Attending a yoga teacher training requires financial and time commitments, emotional and energetic investments. It’s important to select the training program that best suits you. The difference between the right training course and a disappointing one is immense – you can graduate feeling informed and inspired or you can leave feeling disillusioned and unfulfilled. Based on years of experience in the field, below are a few parameters that I suggest when sifting through yoga teacher training programs to find the best fit for you:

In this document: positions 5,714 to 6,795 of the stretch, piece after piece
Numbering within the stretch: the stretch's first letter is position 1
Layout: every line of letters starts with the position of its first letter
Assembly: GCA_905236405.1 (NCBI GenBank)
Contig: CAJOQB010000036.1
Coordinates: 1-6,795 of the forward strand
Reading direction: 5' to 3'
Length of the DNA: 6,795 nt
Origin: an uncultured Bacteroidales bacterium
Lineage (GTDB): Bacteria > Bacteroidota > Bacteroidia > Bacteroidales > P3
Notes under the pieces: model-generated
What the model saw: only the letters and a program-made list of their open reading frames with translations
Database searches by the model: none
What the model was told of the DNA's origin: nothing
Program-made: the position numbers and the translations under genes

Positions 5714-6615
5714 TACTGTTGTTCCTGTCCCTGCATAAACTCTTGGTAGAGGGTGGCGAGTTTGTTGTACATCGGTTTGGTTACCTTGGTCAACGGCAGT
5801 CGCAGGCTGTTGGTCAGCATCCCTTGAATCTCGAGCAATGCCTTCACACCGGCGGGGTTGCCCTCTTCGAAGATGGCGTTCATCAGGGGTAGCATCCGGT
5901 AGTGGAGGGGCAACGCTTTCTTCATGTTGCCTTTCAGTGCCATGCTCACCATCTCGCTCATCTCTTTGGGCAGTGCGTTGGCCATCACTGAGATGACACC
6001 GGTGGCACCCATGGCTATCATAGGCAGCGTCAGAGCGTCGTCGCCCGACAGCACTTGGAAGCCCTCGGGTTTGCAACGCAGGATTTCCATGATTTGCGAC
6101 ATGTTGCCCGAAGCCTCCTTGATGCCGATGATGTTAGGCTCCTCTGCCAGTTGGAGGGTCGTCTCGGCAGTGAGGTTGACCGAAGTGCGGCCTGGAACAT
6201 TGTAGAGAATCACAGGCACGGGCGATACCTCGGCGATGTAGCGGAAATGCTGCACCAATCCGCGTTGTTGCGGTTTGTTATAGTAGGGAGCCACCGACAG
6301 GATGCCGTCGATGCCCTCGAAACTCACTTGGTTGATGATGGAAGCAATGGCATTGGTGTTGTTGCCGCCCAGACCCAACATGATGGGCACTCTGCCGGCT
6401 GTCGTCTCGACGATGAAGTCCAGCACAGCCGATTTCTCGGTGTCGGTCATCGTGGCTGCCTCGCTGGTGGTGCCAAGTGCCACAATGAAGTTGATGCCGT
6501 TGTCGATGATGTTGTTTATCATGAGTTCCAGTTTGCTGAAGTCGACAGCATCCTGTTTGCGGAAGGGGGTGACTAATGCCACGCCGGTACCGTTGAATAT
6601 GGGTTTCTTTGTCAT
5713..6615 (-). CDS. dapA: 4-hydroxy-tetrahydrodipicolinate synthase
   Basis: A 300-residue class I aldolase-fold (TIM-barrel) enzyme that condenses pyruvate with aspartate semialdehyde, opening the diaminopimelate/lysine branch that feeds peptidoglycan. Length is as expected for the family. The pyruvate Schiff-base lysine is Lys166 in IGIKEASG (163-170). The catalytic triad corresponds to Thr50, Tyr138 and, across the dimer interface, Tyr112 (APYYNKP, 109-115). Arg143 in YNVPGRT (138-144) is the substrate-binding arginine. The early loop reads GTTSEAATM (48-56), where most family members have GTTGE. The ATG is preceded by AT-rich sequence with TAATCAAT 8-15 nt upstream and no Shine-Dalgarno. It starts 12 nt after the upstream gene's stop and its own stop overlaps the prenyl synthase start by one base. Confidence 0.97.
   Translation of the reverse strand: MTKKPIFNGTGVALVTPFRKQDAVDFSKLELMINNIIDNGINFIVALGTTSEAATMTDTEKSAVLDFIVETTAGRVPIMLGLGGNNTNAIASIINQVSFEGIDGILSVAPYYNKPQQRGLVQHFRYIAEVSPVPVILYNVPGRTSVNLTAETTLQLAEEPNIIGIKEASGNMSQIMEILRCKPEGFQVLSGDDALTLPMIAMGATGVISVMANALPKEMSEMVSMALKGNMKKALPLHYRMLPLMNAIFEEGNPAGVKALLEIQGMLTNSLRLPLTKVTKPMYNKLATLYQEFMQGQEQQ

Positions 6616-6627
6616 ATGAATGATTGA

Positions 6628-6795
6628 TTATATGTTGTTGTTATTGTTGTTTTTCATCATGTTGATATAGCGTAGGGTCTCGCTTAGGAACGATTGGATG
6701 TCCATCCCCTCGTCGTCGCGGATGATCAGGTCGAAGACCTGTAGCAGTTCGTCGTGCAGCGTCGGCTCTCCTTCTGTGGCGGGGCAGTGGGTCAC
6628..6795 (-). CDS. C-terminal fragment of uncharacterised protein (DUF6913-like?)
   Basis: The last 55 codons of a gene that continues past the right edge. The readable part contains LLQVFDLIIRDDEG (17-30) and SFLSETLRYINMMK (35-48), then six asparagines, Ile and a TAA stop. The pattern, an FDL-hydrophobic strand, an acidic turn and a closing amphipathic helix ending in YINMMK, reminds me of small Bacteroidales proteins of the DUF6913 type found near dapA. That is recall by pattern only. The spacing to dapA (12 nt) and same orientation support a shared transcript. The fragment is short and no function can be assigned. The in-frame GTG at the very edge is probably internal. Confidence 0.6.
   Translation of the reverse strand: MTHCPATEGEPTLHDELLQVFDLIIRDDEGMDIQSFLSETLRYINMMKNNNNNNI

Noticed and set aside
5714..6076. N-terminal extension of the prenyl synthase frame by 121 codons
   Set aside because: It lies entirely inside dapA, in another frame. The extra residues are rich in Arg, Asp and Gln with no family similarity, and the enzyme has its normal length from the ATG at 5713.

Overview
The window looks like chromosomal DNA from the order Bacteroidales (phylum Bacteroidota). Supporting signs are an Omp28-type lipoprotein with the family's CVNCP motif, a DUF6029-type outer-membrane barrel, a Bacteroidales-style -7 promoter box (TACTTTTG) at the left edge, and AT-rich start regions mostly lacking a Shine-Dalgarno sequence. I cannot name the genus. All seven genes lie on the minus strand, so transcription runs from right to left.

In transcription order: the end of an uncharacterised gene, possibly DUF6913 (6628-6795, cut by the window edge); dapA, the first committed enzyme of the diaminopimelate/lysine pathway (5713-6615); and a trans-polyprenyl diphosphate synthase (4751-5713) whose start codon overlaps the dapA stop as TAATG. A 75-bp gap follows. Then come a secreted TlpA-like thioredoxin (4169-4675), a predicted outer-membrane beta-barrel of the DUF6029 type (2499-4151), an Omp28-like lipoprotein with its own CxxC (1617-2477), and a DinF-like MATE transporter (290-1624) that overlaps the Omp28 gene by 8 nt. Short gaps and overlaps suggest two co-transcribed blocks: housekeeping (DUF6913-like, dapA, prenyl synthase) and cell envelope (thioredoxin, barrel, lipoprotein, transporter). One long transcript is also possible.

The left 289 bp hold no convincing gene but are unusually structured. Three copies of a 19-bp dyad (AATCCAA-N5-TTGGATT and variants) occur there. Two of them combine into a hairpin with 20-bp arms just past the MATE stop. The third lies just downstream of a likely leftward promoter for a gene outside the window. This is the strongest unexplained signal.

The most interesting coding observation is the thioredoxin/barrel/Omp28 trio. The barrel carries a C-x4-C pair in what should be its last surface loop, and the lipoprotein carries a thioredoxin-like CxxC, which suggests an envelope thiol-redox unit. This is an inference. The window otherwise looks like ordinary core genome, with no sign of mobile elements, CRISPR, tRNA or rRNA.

1. Consider What You Expect & Want
If you're unsure of what you want or expect from a yoga training, start a self-inquiry before your online search. What do you love most about your yoga practice? Inversions? Meditation? Fast flows? Long holds? Savasana? What styles of yoga do you like? What excites you about a teacher training program? Studying the human body? Reading philosophy? Learning Sanskrit? Reviewing posture alignment? Do you have time for an intensive course or are you more of a weekend warrior? Are you open to commuting or would you like to stay local, or are you curious about combining your training with some travel? Would you prefer a large training class or a small one? Do you wish to study with just one teacher or would you like to learn from multiple teachers? What’s your preferred learning environment? What’s your learning style?